At a recent meeting in Naples, Italy, EU ministers have agreed to give the European Space Agency (ESA) €10.1 billion ($13 billion) over the next several years, which is less than the total €12 billion that was considered at the beginning of the meeting.
The ministers were able to resolve issues and strike deals on how to replace the Ariane 5 satellite-launching rocket and how to fund Europe’s contribution to the ISS.
Space is no longer about expenses, it is an investment.
All of ESA’s member countries, which currently number 20, contribute towards the mandatory activities, such as developing space-based telescopes and other instruments. They can then choose whether to participate in other projects. With the flat funding of €500 million per year for 2013 to 2017, the program is taking a cut, but it isn’t clear yet which missions will be affected.
Earth observation took a €900 million cut over four years, which was due to Spain, France, and Italy reducing their contributions and because the ESA will pay for a new generation of European weather-forecasting satellites.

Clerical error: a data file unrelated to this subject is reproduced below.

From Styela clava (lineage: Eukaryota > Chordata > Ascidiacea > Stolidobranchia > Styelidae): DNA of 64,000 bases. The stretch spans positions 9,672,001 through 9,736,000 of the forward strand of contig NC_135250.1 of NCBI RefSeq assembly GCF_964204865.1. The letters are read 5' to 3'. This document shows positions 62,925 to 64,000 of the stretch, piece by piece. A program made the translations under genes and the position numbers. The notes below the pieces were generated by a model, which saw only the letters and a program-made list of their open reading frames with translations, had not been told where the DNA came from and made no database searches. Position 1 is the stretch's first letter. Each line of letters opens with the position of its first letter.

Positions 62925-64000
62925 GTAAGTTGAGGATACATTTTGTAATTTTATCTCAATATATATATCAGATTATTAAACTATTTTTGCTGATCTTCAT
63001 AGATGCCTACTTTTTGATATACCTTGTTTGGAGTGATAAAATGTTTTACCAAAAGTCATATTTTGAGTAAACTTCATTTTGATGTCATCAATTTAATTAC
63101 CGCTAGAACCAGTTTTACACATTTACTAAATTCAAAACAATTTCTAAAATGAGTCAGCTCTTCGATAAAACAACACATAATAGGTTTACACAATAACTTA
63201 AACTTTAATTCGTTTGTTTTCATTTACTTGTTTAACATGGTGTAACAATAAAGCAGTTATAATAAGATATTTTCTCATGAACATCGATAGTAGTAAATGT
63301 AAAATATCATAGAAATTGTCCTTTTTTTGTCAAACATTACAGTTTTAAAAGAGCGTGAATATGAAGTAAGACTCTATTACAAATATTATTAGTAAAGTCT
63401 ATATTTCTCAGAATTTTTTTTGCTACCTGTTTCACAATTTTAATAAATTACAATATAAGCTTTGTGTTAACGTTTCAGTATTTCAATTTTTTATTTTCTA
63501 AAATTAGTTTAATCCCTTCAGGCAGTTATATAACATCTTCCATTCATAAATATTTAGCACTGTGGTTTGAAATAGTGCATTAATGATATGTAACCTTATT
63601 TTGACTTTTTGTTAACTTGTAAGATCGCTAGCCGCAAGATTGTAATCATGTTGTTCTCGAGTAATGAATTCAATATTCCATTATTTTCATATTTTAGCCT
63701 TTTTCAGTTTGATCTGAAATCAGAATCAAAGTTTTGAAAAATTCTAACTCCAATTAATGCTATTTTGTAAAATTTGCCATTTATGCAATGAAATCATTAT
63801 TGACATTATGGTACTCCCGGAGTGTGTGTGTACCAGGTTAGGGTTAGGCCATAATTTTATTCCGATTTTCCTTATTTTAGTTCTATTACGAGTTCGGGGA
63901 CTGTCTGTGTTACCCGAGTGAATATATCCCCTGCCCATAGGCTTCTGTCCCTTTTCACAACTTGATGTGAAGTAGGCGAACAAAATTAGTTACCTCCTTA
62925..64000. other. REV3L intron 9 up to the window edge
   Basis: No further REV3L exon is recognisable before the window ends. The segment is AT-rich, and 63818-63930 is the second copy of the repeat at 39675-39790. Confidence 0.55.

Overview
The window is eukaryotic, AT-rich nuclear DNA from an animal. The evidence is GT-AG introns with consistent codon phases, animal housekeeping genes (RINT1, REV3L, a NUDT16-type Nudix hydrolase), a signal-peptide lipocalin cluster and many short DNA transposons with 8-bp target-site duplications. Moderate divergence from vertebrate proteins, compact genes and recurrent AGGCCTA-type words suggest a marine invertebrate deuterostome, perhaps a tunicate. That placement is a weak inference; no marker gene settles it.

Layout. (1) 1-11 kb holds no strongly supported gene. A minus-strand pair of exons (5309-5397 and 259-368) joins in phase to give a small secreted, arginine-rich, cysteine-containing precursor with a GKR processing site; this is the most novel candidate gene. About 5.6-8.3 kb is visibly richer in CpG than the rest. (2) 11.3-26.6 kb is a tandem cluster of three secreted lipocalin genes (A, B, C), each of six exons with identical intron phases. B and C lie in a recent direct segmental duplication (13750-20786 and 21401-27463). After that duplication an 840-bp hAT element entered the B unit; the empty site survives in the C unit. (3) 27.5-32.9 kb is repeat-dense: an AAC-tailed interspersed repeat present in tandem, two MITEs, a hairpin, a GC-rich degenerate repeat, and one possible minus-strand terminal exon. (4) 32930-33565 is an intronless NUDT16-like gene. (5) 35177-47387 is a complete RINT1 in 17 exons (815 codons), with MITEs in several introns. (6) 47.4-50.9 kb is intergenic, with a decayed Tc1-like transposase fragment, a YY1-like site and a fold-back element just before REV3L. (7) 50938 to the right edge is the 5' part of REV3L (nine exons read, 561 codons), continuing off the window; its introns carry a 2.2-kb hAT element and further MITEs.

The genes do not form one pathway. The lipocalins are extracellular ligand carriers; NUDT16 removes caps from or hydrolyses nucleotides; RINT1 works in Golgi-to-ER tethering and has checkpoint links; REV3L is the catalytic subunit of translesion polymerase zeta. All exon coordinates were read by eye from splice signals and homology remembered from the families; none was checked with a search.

It was agreed that the ESA would develop an upgraded version of the Ariane 5 launcher, called the Midlife Evolution (5ME), which will be able to carry 20% heavier payloads and put satellites in higher orbits. The ESA will also start building a new Ariane 6 rocket, that would be cheaper to launch and more competitive with similar rockets.
The ESA’s ruling council approved the involvement of Russia in the agency’s ExoMars missions to measure trace gases in Mars’ atmosphere and search for signs of life on the planet’s surface. The Russian space agency, Roscosmos, will provide two Proton rockets for lift-off.